Prophylactic mastectomy

Benefits

Based on solid evidence, bilateral prophylactic mastectomy reduces the risk of breast cancer in women with a strong family history, and most women experience relief from anxiety about breast cancer risk. There are no studies examining breast cancer outcomes in women who undergo contralateral prophylactic mastectomy after surgery for ipsilateral breast cancer.

Magnitude of Effect: Breast cancer risk after bilateral prophylactic mastectomy in women at high risk is reduced as much as 90%, but published study designs may have produced an overestimate.

Study Design: Evidence obtained from case-control and cohort studies.
Internal Validity: Good.
Consistency: Good.
External Validity: Good.
Prophylactic oophorectomy or ovarian ablation

Benefits

Based on solid evidence, premenopausal women with BRCA gene mutations who undergo prophylactic oophorectomy have lower breast cancer incidence. Similarly, oophorectomy or ovarian ablation is associated with decreased breast cancer incidence in normal premenopausal women and in women with increased breast cancer risk resulting from thoracic irradiation.

Magnitude of Effect: Breast cancer incidence is decreased by 50%, but published study designs may have produced an overestimate.

Study Design: Observational, case-control, and cohort studies.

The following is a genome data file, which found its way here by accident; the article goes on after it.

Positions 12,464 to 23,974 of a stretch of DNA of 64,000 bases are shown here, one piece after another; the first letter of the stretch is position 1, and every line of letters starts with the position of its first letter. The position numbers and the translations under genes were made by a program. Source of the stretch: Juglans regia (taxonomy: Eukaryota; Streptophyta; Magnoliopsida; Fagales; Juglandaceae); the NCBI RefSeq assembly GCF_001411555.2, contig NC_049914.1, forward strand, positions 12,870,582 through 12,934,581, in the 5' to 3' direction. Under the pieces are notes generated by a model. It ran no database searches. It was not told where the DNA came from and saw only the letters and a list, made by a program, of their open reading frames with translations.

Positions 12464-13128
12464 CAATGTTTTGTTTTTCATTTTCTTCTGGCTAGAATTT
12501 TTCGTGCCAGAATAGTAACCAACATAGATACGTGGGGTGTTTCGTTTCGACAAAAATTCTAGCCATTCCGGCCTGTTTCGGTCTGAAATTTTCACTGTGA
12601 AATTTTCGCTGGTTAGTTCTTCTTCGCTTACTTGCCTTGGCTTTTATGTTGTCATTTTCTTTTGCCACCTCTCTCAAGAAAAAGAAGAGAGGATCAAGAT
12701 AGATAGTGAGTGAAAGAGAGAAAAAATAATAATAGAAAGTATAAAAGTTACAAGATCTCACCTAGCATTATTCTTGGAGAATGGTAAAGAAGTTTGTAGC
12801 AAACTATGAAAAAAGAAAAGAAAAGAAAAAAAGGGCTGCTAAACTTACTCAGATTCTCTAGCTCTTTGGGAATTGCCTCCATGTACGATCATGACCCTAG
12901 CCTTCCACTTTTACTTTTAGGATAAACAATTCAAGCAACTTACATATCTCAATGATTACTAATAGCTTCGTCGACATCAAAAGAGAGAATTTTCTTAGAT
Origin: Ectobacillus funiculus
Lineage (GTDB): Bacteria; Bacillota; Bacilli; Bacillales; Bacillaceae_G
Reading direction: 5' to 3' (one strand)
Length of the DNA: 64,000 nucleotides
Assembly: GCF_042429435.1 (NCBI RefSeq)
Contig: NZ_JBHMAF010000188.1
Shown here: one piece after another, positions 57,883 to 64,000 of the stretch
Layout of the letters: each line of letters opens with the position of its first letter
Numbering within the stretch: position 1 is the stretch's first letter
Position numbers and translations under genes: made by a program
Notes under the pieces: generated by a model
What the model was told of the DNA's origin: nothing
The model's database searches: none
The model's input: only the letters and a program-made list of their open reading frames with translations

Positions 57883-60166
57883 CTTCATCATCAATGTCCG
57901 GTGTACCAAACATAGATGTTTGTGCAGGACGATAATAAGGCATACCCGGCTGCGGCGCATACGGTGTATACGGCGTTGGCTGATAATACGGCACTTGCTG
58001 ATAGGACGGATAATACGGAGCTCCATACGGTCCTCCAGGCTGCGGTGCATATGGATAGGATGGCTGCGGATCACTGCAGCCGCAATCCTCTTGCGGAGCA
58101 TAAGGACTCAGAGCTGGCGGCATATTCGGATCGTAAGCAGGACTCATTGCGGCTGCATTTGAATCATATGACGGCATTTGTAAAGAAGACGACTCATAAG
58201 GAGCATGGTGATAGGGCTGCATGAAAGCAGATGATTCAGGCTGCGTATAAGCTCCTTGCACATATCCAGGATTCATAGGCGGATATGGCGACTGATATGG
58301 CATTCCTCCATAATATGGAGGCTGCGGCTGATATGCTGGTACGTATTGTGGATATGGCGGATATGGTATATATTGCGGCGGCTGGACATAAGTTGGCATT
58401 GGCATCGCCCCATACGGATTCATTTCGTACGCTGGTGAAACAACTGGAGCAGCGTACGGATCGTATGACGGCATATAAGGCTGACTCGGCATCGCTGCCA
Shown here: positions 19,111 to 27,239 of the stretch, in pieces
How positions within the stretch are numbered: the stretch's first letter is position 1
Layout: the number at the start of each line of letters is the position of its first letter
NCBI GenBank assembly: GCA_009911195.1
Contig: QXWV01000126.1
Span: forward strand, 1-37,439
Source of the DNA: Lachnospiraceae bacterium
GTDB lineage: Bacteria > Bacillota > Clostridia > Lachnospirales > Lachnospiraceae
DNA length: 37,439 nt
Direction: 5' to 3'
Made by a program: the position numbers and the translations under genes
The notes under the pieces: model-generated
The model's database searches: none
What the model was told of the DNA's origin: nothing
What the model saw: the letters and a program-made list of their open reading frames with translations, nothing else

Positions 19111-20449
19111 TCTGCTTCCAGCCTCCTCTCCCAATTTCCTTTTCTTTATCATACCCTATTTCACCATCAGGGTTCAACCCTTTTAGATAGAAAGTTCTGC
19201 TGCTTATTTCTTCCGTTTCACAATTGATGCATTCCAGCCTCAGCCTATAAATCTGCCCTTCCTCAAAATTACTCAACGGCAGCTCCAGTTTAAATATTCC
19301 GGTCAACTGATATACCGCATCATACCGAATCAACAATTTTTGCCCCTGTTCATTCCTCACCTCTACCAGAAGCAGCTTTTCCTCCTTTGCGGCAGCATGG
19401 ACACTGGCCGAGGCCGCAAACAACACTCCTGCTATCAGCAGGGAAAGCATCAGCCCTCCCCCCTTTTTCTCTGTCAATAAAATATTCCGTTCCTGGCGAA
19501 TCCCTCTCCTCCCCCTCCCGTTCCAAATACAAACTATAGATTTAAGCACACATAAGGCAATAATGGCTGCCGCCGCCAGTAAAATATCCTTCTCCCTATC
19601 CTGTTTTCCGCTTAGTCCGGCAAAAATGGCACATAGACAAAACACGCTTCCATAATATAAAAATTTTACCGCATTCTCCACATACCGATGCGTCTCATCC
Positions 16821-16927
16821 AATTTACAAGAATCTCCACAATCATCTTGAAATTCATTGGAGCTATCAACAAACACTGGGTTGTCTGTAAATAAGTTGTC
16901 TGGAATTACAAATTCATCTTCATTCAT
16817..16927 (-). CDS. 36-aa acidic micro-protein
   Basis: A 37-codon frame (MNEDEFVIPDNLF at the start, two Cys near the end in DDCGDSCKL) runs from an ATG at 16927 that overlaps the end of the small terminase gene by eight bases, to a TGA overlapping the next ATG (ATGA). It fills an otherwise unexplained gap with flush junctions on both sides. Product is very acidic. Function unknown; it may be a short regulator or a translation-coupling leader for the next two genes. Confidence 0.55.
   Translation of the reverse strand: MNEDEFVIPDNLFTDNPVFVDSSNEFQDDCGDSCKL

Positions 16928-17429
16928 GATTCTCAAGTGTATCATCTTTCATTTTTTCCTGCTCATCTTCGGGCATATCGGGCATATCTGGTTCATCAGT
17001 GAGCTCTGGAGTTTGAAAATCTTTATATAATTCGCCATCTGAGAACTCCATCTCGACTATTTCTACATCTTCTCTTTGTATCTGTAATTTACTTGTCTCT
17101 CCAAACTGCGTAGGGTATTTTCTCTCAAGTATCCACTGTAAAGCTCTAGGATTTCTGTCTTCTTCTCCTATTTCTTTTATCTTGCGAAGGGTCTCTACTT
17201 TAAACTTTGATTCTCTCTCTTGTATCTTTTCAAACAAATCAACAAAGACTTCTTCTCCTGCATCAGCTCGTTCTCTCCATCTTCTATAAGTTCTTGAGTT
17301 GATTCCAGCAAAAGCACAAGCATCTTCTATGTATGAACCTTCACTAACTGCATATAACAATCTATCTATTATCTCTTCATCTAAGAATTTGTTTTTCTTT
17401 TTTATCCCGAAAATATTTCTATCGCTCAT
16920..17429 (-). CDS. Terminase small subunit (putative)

Internal Validity: Good.
Consistency: Good.
External Validity: Good.
Harms

Based on solid evidence, castration may cause the abrupt onset of menopausal symptoms such as hot flashes, insomnia, anxiety, and depression. Long-term effects include decreased libido, vaginal dryness, and decreased bone mineral density.

Magnitude of Effect: Nearly all women experience some sleep disturbances, mood changes, hot flashes, and bone demineralization, but the severity of these symptoms varies greatly.

Study Design: Observational, case-control, and cohort studies.
Internal Validity: Good.
Consistency: Good.
External Validity: Good.
Bisphosphonates

Based on fair evidence, oral or intravenous bisphosphonates decrease the risk of breast cancer.

Magnitude of Effect: Breast cancer incidence is approximately 25% lower in women who have taken bisphosphonates for more than a year, although this difference might be attributable to the lower breast cancer risk that is associated with decreased bone density. In women who have had estrogen receptor–positive breast cancer, bisphosphonate use is associated with a 59% decrease in the development of contralateral breast cancer, compared with similar women without bisphosphonate treatment.

Study Design: Case-control studies.
Internal Validity: Good.
Consistency: Good.
External Validity: Good.
References
  1. Boyd NF, Martin LJ, Rommens JM, et al.: Mammographic density: a heritable risk factor for breast cancer. Methods Mol Biol 472: 343-60, 2009.  [PUBMED Abstract]

  2. McCormack VA, dos Santos Silva I: Breast density and parenchymal patterns as markers of breast cancer risk: a meta-analysis. Cancer Epidemiol Biomarkers Prev 15 (6): 1159-69, 2006.  [PUBMED Abstract]

  3. Col: Breast cancer and breastfeeding: collaborative reanalysis of individual data from 47 epidemiological studies in 30 countries, including 50302 women with breast cancer and 96973 women without the disease. Lancet 360 (9328): 187-95, 2002.  [PUBMED Abstract]

  4. Cuzick J, Sestak I, Bonanni B, et al.: Selective oestrogen receptor modulators in prevention of breast cancer: an updated meta-analysis of individual participant data. Lancet 381 (9880): 1827-34, 2013.  [PUBMED Abstract]

  5. Goss PE, Ingle JN, Alés-Martínez JE, et al.: Exemestane for breast-cancer prevention in postmenopausal women. N Engl J Med 364 (25): 2381-91, 2011.  [PUBMED Abstract]